- The Washington Times - Friday, May 8, 2015

Considering the circumstance, John Wall was in a decent mood Friday afternoon. His injured left hand played with the strings of his sweatpants while he answered questions about it. The only conclusion Friday was that Wall and the Washington Wizards don’t know if he will play in Game 3, any other part of the Eastern Conference semifinals against the Atlanta Hawks or, should the Wizards advance, beyond.

“I have no idea,” Wall said. “Depends on how my swelling and all the pain goes away, that’s all I can dictate off of. I finished Game 1 with it, but not knowing that I had anything wrong. Then I came back and got an evaluation, so I have no idea.”

Wall returned to Washington and underwent further testing on Wednesday on the wrist and hand that he fell on in the second quarter of Game 1. X-rays taken in Atlanta did not reveal an injury beyond a sprain. An MRI and CAT scan later showed five non-displaced fractures in his left hand and wrist and immediately clouded Wall’s future.

It’s moving better,” Wall said. “But still pain there. I haven’t tried dribbling again, so I’ll probably try tomorrow. Just the same pain has been there even though the swelling has gone down a little bit.”

The reduction in swelling has been minimal. Wall said if he can’t dribble and the play the way he is accustomed to — he was the starting point for the Eastern Conference all-star team this season — that he is unlikely to be on the floor. He was able to play through the injury in Game 1. Adrenaline helped that. When he tried to warm up for Game 2, he knew right away he could not dribble and would not be able to help the team.

“I can’t do anything if I can’t dribble,” Wall said. “You got to be able to dribble. If not, it’s just basically taping my hand behind my back and saying play with one hand. It’s not happening in this league.”

According to Wall and his coach, Randy Wittman, there is still a possibility of further damage to Wall’s hand and wrist.

That’s any type of situation like this,” Wall said. “If the bone moves out of place, you can hurt it worse. It’s still in a stable position and it’s still in line. There’s just a fracture there. If we did play and a guy stepped on it or it got hit the wrong way, it can move. It’s a risk that you can take if I have the opportunity to play this series.”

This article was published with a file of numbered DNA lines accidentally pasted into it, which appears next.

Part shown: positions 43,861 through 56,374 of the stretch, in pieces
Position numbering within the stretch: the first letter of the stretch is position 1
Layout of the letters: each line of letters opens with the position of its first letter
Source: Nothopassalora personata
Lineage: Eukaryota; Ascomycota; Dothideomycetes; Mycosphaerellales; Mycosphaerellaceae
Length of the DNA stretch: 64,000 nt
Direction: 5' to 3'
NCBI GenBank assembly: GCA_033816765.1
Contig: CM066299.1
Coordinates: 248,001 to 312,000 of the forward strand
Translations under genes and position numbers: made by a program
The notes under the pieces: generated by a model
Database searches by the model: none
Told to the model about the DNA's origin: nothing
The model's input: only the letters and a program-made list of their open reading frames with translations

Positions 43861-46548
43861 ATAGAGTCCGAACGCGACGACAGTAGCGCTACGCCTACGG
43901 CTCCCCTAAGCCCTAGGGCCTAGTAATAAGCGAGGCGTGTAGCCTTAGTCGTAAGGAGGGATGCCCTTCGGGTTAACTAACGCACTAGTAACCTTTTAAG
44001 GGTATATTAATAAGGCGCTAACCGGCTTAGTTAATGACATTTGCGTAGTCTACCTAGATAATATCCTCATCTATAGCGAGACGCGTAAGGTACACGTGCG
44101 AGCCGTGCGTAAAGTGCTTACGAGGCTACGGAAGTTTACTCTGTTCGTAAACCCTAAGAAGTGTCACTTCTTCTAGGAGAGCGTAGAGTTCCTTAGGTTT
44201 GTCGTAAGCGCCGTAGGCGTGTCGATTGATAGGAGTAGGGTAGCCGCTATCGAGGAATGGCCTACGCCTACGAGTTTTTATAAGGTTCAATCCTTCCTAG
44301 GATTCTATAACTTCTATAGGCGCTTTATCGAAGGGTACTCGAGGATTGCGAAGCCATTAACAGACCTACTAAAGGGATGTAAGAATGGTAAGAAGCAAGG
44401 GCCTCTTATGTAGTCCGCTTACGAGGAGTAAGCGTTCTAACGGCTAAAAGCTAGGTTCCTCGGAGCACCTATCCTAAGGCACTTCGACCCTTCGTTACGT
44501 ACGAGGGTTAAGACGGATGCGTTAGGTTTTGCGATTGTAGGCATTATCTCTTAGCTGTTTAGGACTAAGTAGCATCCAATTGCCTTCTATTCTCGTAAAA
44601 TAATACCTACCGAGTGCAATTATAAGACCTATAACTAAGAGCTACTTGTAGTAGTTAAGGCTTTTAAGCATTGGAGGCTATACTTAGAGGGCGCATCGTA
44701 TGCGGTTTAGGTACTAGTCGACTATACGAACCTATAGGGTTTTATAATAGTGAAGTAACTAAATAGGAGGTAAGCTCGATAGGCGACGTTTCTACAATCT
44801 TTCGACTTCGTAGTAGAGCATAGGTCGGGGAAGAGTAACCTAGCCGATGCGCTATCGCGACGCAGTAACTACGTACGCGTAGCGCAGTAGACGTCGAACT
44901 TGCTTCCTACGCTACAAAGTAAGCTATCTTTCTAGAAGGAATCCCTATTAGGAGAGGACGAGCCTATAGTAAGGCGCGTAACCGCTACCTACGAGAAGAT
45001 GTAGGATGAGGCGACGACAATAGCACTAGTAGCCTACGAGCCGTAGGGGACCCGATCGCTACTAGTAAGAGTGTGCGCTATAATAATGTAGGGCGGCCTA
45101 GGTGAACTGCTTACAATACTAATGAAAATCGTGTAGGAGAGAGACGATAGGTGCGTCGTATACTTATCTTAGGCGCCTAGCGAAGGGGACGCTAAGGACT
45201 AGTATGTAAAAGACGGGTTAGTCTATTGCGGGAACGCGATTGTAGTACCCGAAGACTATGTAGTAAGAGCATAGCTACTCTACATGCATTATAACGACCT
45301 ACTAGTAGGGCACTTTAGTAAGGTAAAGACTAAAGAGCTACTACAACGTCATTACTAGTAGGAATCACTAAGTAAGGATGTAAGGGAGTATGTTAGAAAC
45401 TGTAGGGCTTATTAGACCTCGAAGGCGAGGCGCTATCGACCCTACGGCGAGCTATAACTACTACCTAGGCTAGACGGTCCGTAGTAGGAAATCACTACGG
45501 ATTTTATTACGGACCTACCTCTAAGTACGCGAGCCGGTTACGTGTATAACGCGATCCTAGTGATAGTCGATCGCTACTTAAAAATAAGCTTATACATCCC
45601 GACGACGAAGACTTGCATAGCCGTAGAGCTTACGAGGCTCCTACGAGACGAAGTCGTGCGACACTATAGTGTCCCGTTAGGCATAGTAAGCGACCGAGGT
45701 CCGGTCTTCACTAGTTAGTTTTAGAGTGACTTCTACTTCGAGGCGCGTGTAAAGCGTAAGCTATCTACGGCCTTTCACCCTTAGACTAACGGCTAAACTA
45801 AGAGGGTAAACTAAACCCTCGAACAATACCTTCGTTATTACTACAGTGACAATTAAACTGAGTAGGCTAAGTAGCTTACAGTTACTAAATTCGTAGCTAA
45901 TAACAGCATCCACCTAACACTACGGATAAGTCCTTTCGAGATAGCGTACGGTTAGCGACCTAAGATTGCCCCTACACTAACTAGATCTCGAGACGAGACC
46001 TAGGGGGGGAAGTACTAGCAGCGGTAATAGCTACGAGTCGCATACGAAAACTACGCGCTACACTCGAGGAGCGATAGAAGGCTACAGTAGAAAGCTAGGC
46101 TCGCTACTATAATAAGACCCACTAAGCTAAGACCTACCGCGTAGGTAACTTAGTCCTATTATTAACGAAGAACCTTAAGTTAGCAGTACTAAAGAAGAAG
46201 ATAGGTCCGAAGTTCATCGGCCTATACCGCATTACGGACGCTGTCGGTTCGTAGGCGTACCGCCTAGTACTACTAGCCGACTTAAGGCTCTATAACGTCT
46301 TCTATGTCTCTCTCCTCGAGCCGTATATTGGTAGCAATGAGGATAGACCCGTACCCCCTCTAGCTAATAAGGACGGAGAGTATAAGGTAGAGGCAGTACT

Wittman was insistent that he would not put Wall on the floor if he could do further damage, and was waiting for more information.

We haven’t reached that point,” Wittman said. “They need, it’s my understanding … you have to again, look at once the swelling gets out of there, what the breaks look like. It’s gonna change, kind of what my understanding is. You’ve got all that swelling and pressure and so that next step has to be looked at, then the doctors make that decision, if there is a risk. We’re not going to put the kid at risk. That won’t happen, I guarantee you that. If the doctor says there is a risk of hurting him worse, then, he’s not playing. I won’t let that happen.”

In many ways, the Wizards have begun to move forward without Wall. Ramon Sessions started Game 2 and scored a team-high 21 points. He’s been working with the starting unit in practice this week while Wall received treatment. Wall has been “supportive” at practice, giving Sessions and backup Will Bynum suggestions.

News of Wall not playing in Game 2 was sudden. Ninety minutes before tipoff, Wittman said all players were available that night and reiterated Friday that’s what he knew at the time. An hour prior to each game, teams have to hand in their official list of inactive players. That’s when the final decision was made, Sessions was put into the lineup, and the Wizards‘ rapid adaptation began.

It was bumpy to start. They scored 20 points in the opening quarter. Though, through the second, third and well into the fourth quarter, they were right with Atlanta.

“I think it’s reality,” Wittman said. “We’re trying to look at it that John’s not here. How we have to play doesn’t change because John’s not here. Doesn’t change. I thought they did a good job of that. We turned it over at the end and the game got out of hand. But with 4:30, it’s anybody’s game. When you’re on the road, against a good team like that, put yourself in a position to win. These guys have proven when they do that, they have a great chance of winning games.”

Wittman is wary of his team trying to fill the gaps of Wall’s possible absence by doing things out of character. That happened to Bradley Beal in Game 2. For a stretch, he uncharacteristically forced shots. He handled the ball too much. The ball movement that is so important to the Wizards — particularly without their best slasher, Wall — was taken away for a spell. Beal volunteered afterward that he tried to do too much. He repeated the stance Thursday when he spoke to reporters. Wittman is on guard for just such play.

“Here’s the thing I don’t want us to do,” Wittman said. “I don’t want anybody to try to be John Wall. All right? Ramon has to be Ramon. Will has to be Will. And they’re not going to be John. We’re not going to have that. But, that doesn’t mean anything other than, you do what you can do.

“That’s when I talk about stepping up and guys playing. Don’t come out and try to be John because you ain’t going to be very good. And nobody else needs to do that, either. Bradley Beal or Paul Pierce or [Marcin Gortat] don’t need to be anybody other than who they are. All right? And, be good. That’s kind of the message. You guys know what we miss. That’s why he’s one of the elite players in the league.”


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